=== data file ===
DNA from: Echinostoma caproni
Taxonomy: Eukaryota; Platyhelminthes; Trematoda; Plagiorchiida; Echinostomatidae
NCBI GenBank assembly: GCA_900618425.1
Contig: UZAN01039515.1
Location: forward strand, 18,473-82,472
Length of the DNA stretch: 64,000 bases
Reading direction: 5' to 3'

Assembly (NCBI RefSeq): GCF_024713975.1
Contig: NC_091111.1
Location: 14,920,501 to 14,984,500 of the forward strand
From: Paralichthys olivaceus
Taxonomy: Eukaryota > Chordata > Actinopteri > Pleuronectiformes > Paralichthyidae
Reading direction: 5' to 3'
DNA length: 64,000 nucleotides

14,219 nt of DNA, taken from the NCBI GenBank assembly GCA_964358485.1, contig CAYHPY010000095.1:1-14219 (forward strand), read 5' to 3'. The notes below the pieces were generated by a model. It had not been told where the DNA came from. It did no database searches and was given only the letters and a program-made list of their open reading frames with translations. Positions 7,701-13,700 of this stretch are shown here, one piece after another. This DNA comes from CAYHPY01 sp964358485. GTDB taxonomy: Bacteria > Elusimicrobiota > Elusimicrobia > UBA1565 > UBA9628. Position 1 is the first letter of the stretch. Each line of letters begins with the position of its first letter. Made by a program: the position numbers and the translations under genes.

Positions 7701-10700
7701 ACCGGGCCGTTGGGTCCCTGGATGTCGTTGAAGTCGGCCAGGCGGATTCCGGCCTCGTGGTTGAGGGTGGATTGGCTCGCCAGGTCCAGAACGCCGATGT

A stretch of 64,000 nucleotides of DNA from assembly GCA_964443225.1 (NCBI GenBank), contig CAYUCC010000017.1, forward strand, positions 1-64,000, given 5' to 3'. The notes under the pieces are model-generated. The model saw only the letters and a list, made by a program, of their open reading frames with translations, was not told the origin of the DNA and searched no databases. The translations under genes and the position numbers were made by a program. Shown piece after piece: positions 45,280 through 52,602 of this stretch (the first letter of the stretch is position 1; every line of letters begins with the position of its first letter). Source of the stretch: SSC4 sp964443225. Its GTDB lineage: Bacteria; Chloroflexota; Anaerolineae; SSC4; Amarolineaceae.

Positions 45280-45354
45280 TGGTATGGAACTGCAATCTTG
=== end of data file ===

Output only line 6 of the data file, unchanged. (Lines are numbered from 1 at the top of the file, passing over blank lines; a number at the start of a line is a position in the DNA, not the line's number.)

Length of the DNA stretch: 64,000 bases